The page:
Combined, these papers form the academic backbone of not only the “China Shock” discussion, but also broader arguments against free trade and globalization as well as the current political narrative surrounding past U.S.‐China trade policy—as Yellen’s China trip and recent comments show. Unfortunately, folks writing about this stuff routinely misstate or misunderstand the China Shock research and the origins of the shock itself, and they ignore a library of other China‐related work that offsets—if not outright refutes—the China Shock papers’ conclusions.

Let’s tick through these mistakes one by one.

Mistake 1: U.S. Policy Wasn’t the Primary Driver of the China Shock

Both journalists and critics of U.S.‐China trade policy routinely assert that PNTR and China’s WTO entry, both U.S. policy choices, drove the China Shock. However, leaving aside whether U.S. officials really had much of a choice for either policy (itself an open question, as I detailed in 2020, given the surrounding events and realistic alternatives), history and academic research show that U.S. trade policy changes weren’t the main things fueling China’s improved export competitiveness (and thus the China Shock) in the 2000s.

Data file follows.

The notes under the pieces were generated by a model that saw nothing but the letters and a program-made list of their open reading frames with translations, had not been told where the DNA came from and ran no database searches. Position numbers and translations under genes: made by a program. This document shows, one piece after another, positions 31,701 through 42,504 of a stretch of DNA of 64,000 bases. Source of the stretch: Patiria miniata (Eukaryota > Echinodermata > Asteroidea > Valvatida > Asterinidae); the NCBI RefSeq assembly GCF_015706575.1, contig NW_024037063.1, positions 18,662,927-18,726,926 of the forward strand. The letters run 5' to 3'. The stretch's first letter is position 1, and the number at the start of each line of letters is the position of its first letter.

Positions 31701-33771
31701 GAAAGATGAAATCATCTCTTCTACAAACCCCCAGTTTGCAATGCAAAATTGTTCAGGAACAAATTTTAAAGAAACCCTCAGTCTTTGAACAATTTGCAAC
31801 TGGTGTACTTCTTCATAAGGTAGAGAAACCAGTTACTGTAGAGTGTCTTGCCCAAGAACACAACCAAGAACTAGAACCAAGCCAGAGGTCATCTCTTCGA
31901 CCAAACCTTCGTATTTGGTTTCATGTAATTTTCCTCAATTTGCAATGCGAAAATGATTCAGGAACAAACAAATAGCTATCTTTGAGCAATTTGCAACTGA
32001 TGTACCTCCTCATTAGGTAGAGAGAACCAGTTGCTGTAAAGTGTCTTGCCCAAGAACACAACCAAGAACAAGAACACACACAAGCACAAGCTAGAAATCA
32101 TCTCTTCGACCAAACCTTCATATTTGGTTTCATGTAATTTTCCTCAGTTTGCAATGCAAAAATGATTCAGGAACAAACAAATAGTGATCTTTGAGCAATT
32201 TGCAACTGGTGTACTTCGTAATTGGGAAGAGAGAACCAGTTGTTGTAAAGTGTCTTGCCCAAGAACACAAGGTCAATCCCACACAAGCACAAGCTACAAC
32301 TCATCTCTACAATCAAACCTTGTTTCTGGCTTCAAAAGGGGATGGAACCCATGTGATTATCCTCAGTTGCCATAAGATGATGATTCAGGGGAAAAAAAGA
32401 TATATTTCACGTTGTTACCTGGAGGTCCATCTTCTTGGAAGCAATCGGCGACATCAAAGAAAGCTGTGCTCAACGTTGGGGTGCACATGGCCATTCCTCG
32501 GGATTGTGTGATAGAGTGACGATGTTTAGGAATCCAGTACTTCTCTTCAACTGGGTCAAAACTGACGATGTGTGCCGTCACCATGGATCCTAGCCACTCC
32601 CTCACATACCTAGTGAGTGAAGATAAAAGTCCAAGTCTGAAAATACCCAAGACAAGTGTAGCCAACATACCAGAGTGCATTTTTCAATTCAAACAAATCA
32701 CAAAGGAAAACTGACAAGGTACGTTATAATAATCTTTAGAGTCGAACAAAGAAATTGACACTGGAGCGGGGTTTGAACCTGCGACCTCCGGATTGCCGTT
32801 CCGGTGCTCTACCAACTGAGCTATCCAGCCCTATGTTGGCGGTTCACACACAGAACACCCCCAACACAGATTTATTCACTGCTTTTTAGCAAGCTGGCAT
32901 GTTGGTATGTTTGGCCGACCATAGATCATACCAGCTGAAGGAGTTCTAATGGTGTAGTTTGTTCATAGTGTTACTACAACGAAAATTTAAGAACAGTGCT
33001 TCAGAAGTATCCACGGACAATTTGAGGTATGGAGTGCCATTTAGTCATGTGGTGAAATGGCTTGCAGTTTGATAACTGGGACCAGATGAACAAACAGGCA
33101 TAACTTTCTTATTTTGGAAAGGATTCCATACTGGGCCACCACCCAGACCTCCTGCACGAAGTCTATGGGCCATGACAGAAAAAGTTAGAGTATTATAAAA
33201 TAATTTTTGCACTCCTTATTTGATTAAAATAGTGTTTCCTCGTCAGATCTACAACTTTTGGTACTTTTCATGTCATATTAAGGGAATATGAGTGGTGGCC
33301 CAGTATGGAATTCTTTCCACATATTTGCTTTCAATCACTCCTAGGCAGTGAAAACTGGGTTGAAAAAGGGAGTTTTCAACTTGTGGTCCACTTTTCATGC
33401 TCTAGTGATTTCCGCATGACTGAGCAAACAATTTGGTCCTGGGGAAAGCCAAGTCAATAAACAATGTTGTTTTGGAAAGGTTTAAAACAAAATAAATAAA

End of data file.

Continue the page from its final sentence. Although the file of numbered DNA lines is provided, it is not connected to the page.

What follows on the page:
First, PNTR did not actually open the United States to Chinese imports. Instead, the U.S. had annually granted China “most favored nation” (MFN) status (later changed to “normal trade relations”) every year since 1980, meaning the country’s imports faced no greater trade barriers than those from most other U.S. trading partners. Only once between 1990 and 2001 was China’s MFN status truly in doubt: in 1992, when a presidential veto was needed to maintain it. Thanks to two decades of uninterrupted MFN renewals, Chinese imports to the United States increased more than sixfold in the decade preceding PNTR, and—as a 1998 Congressional Research Service analysis detailed—the rational expectation of most U.S. importers was more of the same. There is some evidence that the certainty of permanent trade relations accelerated Chinese imports after PNTR was implemented (in turn causing U.S. job losses), but experts disagree about the magnitude of this effect because the uncertainty surrounding Congress’ annual MFN votes had evaporated by the late 1990s. (Less uncertainty means less PNTR effect on Chinese imports.)